GPL REVIEW (WEEK 4): Rains, Goals & a Team Here to Stay
The latest gameweek of the 2021/22 Ghana Premier League season thrilled but also taught us a few lessons, five of which Ink & Kicks highlights in our latest review.
MORE THAN TIME, BOADU DESERVES RESPECT
At Accra Hearts of Oak, the rope handed any new head coach is usually short, and it got increasingly shorter as the Phobians‘ wait for a first piece of major silverware since 2009 dragged from one year to another, from one decade into a second.
One would have thought, then, that the man who stopped that wait from getting any longer than the 12 years it eventually lasted — and in some style — would be afforded more patience than most Hearts coaches could reasonably hope for.
As Samuel Boadu, Hearts’ Double-winning head coach from the 2020/21 season, has quickly realised, though, the club’s demanding fans lengthen their rope for absolutely no-one. About three months after he oversaw the most successful season Hearts have had in recent memory, Boadu is being slated for the team’s poor start to the new season.
It might, in fact, be — with three draws and a loss thus far — Hearts’ worst start this century, and they are playing like anything but champions, but Boadu has certainly earned himself the time required to, if he can, turn things around. What Boadu deserves more than anything else, however, is greater respect than a considerable section of the fanbase seems willing to accord him right now.
Hearts were nothing — a hopeless, rudderless mess, if anything at all — when Boadu arrived earlier this year. He’s the reason the club breathes so healthily once more, the one who has given them the license to believe again. Surely, Boadu hasn’t suddenly gone dumb or clueless. Put some respect on his name, people.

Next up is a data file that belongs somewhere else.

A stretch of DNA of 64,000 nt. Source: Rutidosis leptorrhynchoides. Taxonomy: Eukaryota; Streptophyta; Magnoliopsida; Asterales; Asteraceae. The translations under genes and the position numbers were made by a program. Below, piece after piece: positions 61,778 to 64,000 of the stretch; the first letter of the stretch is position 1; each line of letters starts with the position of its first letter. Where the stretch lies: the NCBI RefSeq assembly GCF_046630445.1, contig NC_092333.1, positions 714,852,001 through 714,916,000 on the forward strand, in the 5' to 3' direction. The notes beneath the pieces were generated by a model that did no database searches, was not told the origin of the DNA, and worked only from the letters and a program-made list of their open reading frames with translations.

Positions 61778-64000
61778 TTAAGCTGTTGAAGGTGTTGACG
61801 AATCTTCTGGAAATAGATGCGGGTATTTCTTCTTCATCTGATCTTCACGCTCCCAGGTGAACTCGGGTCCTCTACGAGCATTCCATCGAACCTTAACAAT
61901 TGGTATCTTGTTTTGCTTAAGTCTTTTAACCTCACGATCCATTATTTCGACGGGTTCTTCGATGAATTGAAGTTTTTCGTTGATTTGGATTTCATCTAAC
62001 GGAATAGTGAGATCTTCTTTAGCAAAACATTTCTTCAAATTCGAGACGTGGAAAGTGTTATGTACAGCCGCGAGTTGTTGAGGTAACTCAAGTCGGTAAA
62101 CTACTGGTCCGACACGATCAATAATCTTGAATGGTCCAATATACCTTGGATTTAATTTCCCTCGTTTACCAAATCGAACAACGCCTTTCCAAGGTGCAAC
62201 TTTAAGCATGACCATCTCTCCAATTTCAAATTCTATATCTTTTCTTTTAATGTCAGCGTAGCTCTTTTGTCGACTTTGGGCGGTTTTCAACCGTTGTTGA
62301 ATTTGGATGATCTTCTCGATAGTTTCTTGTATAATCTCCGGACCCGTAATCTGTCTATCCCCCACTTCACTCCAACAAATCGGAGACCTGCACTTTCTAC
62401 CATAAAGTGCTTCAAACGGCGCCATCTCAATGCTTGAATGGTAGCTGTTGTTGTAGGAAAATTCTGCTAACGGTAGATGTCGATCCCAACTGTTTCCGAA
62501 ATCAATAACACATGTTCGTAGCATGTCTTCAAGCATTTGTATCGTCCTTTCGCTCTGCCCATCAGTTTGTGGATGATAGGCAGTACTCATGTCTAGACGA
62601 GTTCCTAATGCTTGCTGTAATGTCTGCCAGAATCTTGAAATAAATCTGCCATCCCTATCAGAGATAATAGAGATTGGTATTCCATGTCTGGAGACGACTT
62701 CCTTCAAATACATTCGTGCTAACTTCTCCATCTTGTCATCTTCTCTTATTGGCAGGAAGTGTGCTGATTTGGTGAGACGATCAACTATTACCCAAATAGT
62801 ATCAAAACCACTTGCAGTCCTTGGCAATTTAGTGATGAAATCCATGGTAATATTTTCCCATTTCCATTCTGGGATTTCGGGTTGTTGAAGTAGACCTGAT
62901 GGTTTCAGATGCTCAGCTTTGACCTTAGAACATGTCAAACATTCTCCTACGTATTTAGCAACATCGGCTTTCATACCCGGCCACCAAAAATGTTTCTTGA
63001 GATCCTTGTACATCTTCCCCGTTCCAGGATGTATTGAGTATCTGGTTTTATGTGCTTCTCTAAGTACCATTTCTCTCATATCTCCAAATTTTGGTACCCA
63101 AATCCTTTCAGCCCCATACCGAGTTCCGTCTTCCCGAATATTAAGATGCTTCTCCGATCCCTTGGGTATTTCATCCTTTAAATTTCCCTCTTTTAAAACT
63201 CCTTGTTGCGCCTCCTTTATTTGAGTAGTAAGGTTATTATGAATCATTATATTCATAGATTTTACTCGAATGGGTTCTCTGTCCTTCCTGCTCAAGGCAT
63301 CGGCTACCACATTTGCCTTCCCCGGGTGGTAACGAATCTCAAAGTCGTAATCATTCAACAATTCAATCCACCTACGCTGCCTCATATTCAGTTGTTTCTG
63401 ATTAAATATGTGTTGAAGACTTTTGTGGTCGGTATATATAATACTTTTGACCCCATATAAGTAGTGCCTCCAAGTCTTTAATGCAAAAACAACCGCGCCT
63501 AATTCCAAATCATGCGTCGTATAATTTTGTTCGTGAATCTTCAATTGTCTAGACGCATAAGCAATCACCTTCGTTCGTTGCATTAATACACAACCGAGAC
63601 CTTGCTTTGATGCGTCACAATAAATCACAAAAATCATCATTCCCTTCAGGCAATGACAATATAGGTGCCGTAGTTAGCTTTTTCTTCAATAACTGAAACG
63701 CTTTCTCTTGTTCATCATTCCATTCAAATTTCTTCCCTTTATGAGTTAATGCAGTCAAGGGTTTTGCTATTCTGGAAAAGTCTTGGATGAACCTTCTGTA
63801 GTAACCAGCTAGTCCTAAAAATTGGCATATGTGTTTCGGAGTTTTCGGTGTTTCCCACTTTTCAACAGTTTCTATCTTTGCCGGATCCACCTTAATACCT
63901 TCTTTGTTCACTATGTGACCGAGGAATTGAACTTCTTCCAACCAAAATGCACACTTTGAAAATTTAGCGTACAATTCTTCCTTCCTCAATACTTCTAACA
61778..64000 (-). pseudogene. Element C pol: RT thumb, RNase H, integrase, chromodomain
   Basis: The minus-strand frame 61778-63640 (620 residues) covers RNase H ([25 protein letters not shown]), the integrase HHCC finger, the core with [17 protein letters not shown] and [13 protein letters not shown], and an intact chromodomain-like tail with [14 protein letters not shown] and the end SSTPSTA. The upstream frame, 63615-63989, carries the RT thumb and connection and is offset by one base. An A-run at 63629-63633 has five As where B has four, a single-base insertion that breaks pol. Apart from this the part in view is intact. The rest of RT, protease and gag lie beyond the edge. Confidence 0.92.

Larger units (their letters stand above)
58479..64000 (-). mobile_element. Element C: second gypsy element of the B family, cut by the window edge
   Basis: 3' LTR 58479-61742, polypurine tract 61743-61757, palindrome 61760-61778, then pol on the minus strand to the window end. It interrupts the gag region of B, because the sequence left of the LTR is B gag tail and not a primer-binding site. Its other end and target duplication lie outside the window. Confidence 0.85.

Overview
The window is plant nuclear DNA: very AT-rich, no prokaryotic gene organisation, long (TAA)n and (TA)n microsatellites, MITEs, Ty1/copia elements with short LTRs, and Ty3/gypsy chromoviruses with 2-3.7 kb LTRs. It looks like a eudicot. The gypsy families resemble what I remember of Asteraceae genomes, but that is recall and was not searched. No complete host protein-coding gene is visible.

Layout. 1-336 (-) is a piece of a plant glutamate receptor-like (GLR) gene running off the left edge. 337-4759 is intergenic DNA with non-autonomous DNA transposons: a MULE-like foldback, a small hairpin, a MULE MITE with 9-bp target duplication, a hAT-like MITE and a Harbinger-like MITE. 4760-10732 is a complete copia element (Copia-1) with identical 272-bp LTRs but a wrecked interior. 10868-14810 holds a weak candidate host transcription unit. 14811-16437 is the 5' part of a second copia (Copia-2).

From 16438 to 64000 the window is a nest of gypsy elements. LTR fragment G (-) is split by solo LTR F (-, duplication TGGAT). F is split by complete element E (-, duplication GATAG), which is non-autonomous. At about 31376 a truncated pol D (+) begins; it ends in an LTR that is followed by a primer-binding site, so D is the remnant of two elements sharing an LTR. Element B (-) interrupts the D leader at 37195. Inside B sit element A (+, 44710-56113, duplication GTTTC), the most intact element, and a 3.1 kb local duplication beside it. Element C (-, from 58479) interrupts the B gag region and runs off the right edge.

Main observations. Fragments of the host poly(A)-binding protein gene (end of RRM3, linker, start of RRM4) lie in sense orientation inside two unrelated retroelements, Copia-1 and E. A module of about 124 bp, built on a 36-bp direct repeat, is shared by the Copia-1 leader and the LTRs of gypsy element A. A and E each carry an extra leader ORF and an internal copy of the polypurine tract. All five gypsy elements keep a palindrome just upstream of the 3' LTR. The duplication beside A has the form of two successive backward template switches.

RAIN, RAIN… GO AWAY?
Aduana and Medeama had begun the season with a limp, going into Gameweek 4; the latter had struggled so much that they’d found cause to fire the head coach they employed only months ago, while the former were smarting from a first home loss in five years (a chastening one, no less).
Both sought to get their respective campaigns back on track over the weekend, yet neither appeared to be doing a particularly good job of it until after the clouds let loose and both games were rained off.
A day later, when proceedings resumed, continuing where the teams left off, Aduana and Medeama turned up in inspired form, turning insipid draws into exhilarating victories. Aduana got four more goals in Dormaa-Ahenkro to beat Real Tamale United (RTU) 5-1; Tarkwa-based Medeama scored twice, defeating regional neighbours Karela United 2-0.
ENJOY ISSAHAKU WHILE HE’S HERE
Even before he first kicked a ball in the Premier League, there was hardly any doubt about the wealth of talent Abdul Fatawu Issahaku carried in those 17-year-old legs.
He had starred at the Africa U-20 Cup of Nations Ghana won earlier this year, claiming MVP honours, and then sparking something of a bidding war among top European clubs that saw him eventually captured by Sporting Lisbon.